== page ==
Tuesday, February 11, 2014


Inside The GOP Establishment's War To Crush The Tea Party Revolt--Talking Points Memo:

"I've been told by a number of donors to our 'super PAC' that they've received calls from senior Republican senators," FreedomWorks President and CEO Matt Kibbe told The New York Times. Those donors would then say to FreedomWorks, per Kibbe, that "'I can't give to you because I've been told I won't have access to Republican leadership.'"
It was a sentiment echoed by The Madison Project's policy director Daniel Horowitz to TPM on Tuesday: "It’s almost as if McConnell and his allies are acting like the IRS with intimidation."

Actually, I'm a little torn. On the one hand, I would like to see those Teabagger bastards crushed, humiliated, and made to go sit in the corner, the sooner the better. On the other hand, watching a protracted and bloody civil war in the GOP, with the establishment battling the very mobs they used to whip into a frenzy to get votes, would provide months of entertainment. Question is, on which side will Faux News come down?

Still, groups like The Madison Project and the Senate Conservatives Fund seem unlikely to back down, and they may just prove that Republican leadership still has to fight its own party on some fronts.
"We’re not getting hurt by this because our donors are primarily ordinary conservatives across the country who are not intimidated by or even connected to people in the political class," Horowitz said.

Sunday, February 09, 2014

What's Setting Them Off Now?

The Pilot Newspaper: Opinion

A couple of weeks ago, an anonymous staffer at the allegedly liberal TV network MSNBC took to Twitter to mention an ad that was scheduled to run during the Super Bowl: “Maybe the right wing will hate it, but everyone else will go awww: the adorable new Cheerios ad w/​biracial family.”
You may remember when the first commercial featuring the attractive African-American dad, white mom and annoyingly cute daughter aired. Racist trolls came out of the woodwork.
“Shoving multiculturalism down our throats when we know it fails … awesome,” groused one neo-segregationist on the popular site Reddit.
(You can tell the right-wingers by their code words, particularly their hatred of multiculturalism and obsession with things being “shoved down their throats.”)
“Why are we celebrating race traitors and their ugly monkey children?” posted another, sounding exactly like some of the comments posted about Michelle Obama and her daughters on right-wing sites like Breitbart.com and RedState. YouTube had to shut its comments section down because of the flood of racist, hateful comments made about the video.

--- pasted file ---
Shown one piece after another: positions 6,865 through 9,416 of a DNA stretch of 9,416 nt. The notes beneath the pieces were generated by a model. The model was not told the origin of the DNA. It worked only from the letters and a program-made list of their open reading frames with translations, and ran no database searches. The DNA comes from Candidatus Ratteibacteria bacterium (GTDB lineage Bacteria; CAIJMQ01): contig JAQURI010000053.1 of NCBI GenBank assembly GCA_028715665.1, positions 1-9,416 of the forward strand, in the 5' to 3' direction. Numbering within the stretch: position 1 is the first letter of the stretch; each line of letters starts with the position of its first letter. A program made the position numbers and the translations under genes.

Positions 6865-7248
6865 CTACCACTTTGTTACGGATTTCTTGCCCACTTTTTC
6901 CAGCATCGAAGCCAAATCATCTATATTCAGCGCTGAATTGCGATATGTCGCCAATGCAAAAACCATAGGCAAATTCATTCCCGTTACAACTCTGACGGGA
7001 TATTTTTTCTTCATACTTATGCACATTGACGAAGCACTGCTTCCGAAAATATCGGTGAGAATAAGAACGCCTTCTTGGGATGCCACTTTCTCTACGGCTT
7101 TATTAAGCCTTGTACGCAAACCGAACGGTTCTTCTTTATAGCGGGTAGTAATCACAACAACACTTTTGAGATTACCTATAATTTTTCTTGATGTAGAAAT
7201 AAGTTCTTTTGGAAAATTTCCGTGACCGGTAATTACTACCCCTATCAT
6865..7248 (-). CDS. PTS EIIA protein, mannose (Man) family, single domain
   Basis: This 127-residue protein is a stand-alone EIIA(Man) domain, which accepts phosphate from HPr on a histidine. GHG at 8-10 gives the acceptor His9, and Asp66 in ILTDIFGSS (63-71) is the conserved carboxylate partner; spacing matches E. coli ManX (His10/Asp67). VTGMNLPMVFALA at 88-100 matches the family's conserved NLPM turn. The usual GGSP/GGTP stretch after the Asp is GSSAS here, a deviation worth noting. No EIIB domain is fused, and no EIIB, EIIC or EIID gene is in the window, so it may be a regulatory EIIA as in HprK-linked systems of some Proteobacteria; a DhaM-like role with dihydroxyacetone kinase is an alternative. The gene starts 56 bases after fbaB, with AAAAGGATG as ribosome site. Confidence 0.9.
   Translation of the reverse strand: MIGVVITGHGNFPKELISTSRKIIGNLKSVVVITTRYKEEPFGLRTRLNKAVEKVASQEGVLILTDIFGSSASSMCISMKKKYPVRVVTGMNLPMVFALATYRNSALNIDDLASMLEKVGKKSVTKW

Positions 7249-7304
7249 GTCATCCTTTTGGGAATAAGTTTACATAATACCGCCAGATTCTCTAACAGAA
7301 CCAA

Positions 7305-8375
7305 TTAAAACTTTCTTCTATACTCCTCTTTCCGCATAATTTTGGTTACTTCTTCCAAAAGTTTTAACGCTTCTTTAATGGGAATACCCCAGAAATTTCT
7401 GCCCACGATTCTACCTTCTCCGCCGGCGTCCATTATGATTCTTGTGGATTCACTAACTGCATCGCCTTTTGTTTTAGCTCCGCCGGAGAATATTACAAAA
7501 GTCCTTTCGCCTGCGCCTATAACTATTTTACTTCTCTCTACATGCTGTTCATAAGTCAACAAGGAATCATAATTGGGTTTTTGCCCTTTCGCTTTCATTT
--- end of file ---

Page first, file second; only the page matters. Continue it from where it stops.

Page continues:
Let me tell you, folks, when you get too nasty for YouTube’s notoriously vile comments section, you have reached a new depth. We are talking the Marianas Trench of awfulness. “Sinister,” “an abomination” and “disgusting propaganda” are just some of the ones that can be printed here.
So it wasn’t that bold to predict a backlash from those persistent voices on the right who use conservatism as a cover for their bigotry and hatred. However, let us not forget one of the right’s most sacred beliefs: pointing out that racism exists, has existed, or even might exist is worse than actual racism.
Rather than distance themselves from the people who attacked the original ad, people like RNC Chairman Reince Priebus demanded an apology from MSNBC and said he was ”banning” all RNC staff and “Republican surrogates” from appearing on the network, even though MSNBC had apologized for and deleted the offending tweet within three hours. The rest of the right-wing noise machine followed suit.
So, predictably, MSNBC head Phil Griffin went into full grovel mode, assuring the poor babies whom the tweet had offended that “the tweet last night was outrageous and unacceptable,” and that the person responsible had been sacked.
(After which Fox News, in a show of solidarity, fired frequent commentators Ann Coulter, Michelle Malkin and Bill O’Reilly for all the nasty things they’ve said about liberals. Ha ha! Just kidding about that last bit.)
So the Super Bowl came and went, and sure enough, there didn’t seem to be nearly as much uproar over the new Cheerios ad. Probably because this time, right-wing rage was directed at Coca-Cola for an ad showing happy, smiling people — white, black, Latino, Asian, even a brief shot of a gay couple roller-skating with their child — over a sound track of “America the Beautiful” sung in a variety of languages.
The tag at the end of the commercial was “America Is Beautiful,” which you’d think no one could object to. You’d think that, but you’d be wrong. Right-wing reaction was predictably apoplectic.
“Coca-Cola is the official drink of illegals crossing the border,” tweeted Fox’s Todd Starnes. Despite the fact that nothing in the ad said anything about immigrants not learning English, the hashtag #speakamerican took off on Twitter, as in this message from someone calling himself @RealTrueCon: “#Characters in these Cola commercials, from Mexicans to Indians, learn to #SpeakAmerican already! Or better don’t be in ’em.”
(Of course, unless you’re speaking Cherokee, Navajo or any one of a plethora of Native American tongues, you’re not really “Speaking American,” are you?)
Then there was this from those right-wing stalwarts at Breitbart.com: “When the company used such an iconic song, one often sung in churches on the Fourth of July … to push multiculturalism down our throats [sound familiar?], it’s no wonder conservatives were outraged.”
Actually, it’s never any wonder when conservatives are outraged. The only surprises come when you try to figure out what trivial thing is going to set them off next.
To be a right-winger in 21st century America is apparently to go through life like a raw exposed nerve, just looking for something, anything, to trigger another explosion of incomprehensible rage.

It must be exhausting for them. Glad I’m not one.